But for both men and women in New York state, that’s about to change. Starting in 2018, employees who work at least 20 hours a week at private employers will get 50% of their salaries, capped at $652 a week, for eight weeks when they need time to bond with a new baby or adopted child or care for a sick relative. Employees will be eligible for more pay and more time off as the law expands over the next few years. By 2021, employees will receive 67% of their salary for up to 12 weeks. New York follows in the footsteps of California, New Jersey and Rhode Island, the only other states to require paid family leave.
Questions about salary history won’t be allowed anymore
Employers of all sizes won’t be allowed to ask job applicants about their salary history in California, and starting on July 1 in San Francisco, employers won’t be allowed to give out salary information about current or former employees without written permission. Delaware enacted a similar law in December 2017, and New York City banned questions about pay history starting on Oct. 31, 2017.
Worker advocates have hailed the laws as a step toward achieving equal pay for women and men.
“It’s the dreaded question in the interview process because we all know it’s often a very unfair question to ask,” Johnson said. “When we take a step back and look at it, it’s forcing women to take pay disparity with them from job to job.”
But some employers are skeptical about the laws. In a survey of 108 businesses by executive search firm Korn Ferry, two-thirds said they thought the new laws would do little to change differences in pay, the Washington Post reported.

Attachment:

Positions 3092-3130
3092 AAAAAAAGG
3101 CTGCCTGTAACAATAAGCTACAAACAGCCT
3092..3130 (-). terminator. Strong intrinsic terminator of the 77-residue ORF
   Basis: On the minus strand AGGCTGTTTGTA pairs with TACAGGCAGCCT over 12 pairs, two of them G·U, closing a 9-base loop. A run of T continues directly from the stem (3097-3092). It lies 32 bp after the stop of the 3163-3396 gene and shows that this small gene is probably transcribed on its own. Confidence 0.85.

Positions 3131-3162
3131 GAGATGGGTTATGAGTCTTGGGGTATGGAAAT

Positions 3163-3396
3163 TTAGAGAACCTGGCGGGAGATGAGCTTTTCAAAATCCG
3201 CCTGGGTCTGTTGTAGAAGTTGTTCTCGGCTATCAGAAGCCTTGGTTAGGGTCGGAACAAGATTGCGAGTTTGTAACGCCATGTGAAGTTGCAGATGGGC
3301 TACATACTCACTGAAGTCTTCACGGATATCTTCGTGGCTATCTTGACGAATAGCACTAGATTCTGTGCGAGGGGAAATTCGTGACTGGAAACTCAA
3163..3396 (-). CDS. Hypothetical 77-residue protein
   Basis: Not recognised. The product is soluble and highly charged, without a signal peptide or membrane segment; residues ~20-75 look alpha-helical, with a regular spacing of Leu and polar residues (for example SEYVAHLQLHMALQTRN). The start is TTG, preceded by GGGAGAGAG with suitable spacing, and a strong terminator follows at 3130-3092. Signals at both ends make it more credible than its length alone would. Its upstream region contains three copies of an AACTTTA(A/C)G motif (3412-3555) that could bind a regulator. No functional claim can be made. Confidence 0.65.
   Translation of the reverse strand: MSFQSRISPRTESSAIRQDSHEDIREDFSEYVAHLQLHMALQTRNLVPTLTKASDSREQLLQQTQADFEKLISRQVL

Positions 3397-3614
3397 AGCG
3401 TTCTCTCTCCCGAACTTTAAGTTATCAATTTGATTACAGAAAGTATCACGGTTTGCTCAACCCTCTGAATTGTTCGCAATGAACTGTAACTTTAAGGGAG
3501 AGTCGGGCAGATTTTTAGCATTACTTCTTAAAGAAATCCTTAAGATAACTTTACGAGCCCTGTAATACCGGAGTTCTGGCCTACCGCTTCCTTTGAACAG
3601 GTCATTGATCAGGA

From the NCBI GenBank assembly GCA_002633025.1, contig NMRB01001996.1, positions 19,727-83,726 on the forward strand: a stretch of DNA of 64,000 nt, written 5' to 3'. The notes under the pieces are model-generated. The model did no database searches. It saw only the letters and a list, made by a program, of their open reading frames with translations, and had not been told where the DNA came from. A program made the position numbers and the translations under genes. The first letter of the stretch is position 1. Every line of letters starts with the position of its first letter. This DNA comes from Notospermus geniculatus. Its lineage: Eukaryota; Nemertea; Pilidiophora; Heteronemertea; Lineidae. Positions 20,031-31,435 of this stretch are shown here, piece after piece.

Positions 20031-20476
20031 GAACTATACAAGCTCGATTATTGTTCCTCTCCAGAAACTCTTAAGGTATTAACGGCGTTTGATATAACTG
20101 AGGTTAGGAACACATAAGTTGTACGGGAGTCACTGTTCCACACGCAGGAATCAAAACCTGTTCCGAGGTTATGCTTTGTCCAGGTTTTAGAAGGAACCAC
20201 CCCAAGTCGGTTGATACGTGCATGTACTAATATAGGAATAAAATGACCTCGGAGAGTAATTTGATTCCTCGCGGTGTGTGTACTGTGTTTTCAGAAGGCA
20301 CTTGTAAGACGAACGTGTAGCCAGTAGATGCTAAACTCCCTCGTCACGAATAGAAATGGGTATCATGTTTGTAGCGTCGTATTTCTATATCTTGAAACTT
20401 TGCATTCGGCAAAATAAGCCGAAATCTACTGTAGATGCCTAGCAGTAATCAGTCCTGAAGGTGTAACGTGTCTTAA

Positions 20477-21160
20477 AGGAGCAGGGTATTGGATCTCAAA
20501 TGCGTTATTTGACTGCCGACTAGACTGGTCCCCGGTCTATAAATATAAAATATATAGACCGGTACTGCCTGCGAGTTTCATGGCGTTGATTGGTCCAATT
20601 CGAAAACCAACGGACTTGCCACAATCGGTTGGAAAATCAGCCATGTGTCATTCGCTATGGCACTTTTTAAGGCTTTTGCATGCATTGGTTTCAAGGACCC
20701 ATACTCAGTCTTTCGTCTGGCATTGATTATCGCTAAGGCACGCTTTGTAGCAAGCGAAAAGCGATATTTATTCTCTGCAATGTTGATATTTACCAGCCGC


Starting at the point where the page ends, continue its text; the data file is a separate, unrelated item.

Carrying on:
Equal pay for equal work
Starting in July, Massachusetts employers won’t be allowed to pay employees of different genders lesser amounts for the same jobs. Puerto Rico will enact a similar law in March. They join many other states with similar laws on the books.
The Massachusetts law is considered the strongest in the country, but it doesn’t necessarily guarantee the immediate end of women earning less than men for the same work, the Boston Globe reported. However, the new law is designed to create transparency around salaries and the skill levels involved in specific jobs, which could help solve pay gaps in the long run, according to the Globe.
More predictable work schedules
Larger employers (those with 500 or more workers) in Oregon’s retail, hospitality and food services sectors will have to give new hires more specific information about their work schedules and warn employees about upcoming schedule changes starting in July. New York City enacted similar laws for fast food and retail workers starting in November 2017.
The laws are aimed at providing stability to low wage workers, particularly women, who struggle to balance work and family demands when their work hours constantly change. However, one study found that the laws can have unintended consequences: San Francisco employers hired fewer part-time workers after one such law went into effect, the San Francisco Chronicle reported.
Protections for pregnant workers
In Massachusetts, businesses will be required to accommodate the needs of pregnant women and mothers who need to pump breast milk. In Vermont, employers won’t be allowed to refuse to accommodate employees with pregnancy-related conditions. There are now about 22 states that have laws protecting pregnant workers, Johnson noted. “You have people across party lines coming together and seeing this as a common sense common ground issue, because we all want women to have healthy pregnancies and to be able to provide for their families,” Johnson said.